However, Ronald Koeman's main benefit to society is the way his results ridicule the excuses wibbled out by any "big club" manager when his team end up, say, 16 points off the pace having spent 150 million in one summer. Philosophy? New formations? Pressing? Nah, fuck it mate; just buy a big Italian and pump it into the box, put Celtic's old goalkeeper in nets, you'll beat most of the shite out there.


Without Koeman, this would seem an absurd opinion. But he's reminded us that football is a simple game, that you really should be able to beat Leicester at home, that teams shouldn't feel hard done by when all they can afford are the best players in the Eredivisie. Instant gratification – it's the next big thing.

A Newcastle Peak to Balance Out All the Troughs
​Something's not right here. Alan Pardew's ​Faus​tian pact was only supposed to allow him the minimum amount of rope to maximise the misery of Newcastle fans, but instead he's on a glorious run, swatting aside all-comers as his team look… well, not exactly unstoppable, but… OK, unstoppable, but also somehow shit.

Time was we'd praise Alan Carr's dad for unearthing great players, but he doesn't seem to have unearthed any real gems for a while now. Despite that, Newcastle are battering everyone, and you can't escape the sense that they could be lining up with Gary Doherty in every position and still getting exactly the same results.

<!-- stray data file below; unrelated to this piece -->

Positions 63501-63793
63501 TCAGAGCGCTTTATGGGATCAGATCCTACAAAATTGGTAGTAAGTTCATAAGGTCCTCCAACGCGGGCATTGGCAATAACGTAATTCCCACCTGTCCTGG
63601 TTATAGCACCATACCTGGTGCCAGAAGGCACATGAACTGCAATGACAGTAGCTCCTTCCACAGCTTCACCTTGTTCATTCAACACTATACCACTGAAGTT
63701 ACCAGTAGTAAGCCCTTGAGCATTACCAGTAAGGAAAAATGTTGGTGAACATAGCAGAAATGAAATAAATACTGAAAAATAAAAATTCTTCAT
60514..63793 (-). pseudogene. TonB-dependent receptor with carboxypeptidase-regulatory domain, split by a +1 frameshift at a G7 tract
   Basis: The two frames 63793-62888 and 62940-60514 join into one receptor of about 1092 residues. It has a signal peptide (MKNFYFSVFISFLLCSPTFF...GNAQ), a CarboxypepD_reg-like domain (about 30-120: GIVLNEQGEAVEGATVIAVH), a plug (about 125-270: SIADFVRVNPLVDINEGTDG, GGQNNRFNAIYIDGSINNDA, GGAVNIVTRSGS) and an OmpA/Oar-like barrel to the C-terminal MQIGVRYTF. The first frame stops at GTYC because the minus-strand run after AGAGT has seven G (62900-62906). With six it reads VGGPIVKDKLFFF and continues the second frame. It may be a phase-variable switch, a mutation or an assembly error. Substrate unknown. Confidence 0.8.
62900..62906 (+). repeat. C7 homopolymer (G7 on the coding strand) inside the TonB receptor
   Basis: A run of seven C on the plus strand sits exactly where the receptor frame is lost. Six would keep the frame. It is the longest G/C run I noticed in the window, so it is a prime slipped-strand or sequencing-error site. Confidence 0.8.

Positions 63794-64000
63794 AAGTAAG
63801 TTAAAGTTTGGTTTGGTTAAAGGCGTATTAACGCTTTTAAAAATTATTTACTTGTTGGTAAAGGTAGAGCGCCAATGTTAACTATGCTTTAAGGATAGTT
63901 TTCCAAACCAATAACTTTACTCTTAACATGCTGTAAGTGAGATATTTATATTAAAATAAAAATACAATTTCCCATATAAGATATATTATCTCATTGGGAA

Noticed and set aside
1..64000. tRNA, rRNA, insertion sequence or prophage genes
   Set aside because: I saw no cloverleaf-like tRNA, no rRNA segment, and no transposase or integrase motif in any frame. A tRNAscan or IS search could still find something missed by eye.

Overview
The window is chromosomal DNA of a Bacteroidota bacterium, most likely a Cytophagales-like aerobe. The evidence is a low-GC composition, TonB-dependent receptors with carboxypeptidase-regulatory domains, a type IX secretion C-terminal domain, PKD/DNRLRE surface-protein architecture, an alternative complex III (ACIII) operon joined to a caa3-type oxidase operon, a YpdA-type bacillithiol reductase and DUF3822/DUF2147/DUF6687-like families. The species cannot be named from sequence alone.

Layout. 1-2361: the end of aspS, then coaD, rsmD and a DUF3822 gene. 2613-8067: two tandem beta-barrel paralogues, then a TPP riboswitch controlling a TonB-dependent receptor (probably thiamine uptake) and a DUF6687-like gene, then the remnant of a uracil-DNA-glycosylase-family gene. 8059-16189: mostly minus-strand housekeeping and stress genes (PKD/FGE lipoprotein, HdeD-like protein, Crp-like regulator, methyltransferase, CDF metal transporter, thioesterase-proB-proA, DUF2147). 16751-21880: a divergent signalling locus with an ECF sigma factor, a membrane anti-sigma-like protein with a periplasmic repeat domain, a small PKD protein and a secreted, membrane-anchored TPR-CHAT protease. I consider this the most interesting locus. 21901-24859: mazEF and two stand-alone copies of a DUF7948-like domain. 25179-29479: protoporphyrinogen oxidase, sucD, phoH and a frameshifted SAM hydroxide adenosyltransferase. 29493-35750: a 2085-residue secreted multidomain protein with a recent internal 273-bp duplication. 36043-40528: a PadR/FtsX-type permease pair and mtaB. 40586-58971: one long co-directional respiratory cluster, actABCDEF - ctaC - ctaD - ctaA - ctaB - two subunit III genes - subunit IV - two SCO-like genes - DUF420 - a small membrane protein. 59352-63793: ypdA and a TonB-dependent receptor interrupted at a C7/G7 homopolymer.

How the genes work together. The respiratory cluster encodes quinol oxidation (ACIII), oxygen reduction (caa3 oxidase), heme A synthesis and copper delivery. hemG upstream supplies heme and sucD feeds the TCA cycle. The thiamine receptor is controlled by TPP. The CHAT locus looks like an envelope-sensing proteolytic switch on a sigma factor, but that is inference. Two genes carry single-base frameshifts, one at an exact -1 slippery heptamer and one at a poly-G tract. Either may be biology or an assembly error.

Alan Pardew right now — Gareth Daniels (@Gareth_Daniels)November 9, 2014

Mourinho the Trailblazer
​I can't help but feel the much-ballyhooed TV deal that came into force a couple of years back has indeed proved to be the game-changer everyone predicted it would be, but nobody has noticed. Nobody, that is, except José Mourinho.

Look, this isn't an easy league. Stoke City signed Bojan, for fuck's sake. Mid-table clubs have real pulling power now, and can build serious sides with serious players. You can't just chuck some kids on in defence and trust them to do the job if they're not facing Collins John and David Healy. You can't just buy another world-class forward instead of buying a defensive midfielder, because there's someone a little bit more dangerous than Wayne Routledge running at you.


The only person who seems to have worked this out is José Mourinho. Even though other teams spent far more and bought far more players, there was a sense of "Fuck it, that'll do" about it, just stuffing the team with so many attackers and dainty ball-players that the defence could wait another year. And we're now seeing how wise that strategy has been.

Instead, Mourinho has been building a reasonably solid team for two years. It's a long, long way from being one of the best Premier League sides of all time – can you really see Filipe Luis or Nemanja Matic, as good as they are, having songs sung about them after they've left, or getting in any all-time Premier League XIs? – but they're doing a job, and they're keeping the plebs away, and that might be enough to give Chelsea a record title win.

This is even more interesting because when José first arrived on these shores, he exploited the weaknesses of the league, realising that a couple of decent players could find their way past the dross at the time and everybody else could just sit back and make sure no goals were conceded. Now, he's exploiting the fact that everyone's pretty good, and none of the other top teams have adapted to it yet. As Ferguson proved, reinvention is the most powerful trait a manager can have, and Mourinho has never looked more like his rightful successor.​